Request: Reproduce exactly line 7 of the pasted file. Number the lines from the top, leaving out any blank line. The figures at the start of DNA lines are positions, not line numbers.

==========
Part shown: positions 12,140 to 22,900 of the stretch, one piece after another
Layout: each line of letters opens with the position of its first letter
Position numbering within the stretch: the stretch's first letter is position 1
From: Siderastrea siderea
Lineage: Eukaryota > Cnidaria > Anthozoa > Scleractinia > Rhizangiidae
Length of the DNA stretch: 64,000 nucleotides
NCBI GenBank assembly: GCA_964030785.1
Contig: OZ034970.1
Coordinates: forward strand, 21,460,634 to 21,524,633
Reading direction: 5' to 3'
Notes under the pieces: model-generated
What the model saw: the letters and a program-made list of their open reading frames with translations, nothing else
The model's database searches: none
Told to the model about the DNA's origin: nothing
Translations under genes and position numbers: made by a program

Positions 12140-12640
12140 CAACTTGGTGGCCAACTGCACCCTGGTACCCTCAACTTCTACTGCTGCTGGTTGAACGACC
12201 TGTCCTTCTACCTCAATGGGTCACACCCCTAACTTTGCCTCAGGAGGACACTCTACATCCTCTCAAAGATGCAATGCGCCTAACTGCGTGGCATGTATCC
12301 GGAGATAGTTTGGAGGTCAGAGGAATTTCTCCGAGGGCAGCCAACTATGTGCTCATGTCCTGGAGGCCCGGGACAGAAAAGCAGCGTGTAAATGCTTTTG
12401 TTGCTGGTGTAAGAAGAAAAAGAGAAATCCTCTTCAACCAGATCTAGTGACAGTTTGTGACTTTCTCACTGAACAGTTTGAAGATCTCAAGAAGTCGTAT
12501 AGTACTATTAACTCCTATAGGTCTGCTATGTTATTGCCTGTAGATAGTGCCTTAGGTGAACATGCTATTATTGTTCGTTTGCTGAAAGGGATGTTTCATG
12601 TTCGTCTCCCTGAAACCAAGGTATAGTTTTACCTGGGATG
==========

NCBI GenBank assembly: GCA_964030785.1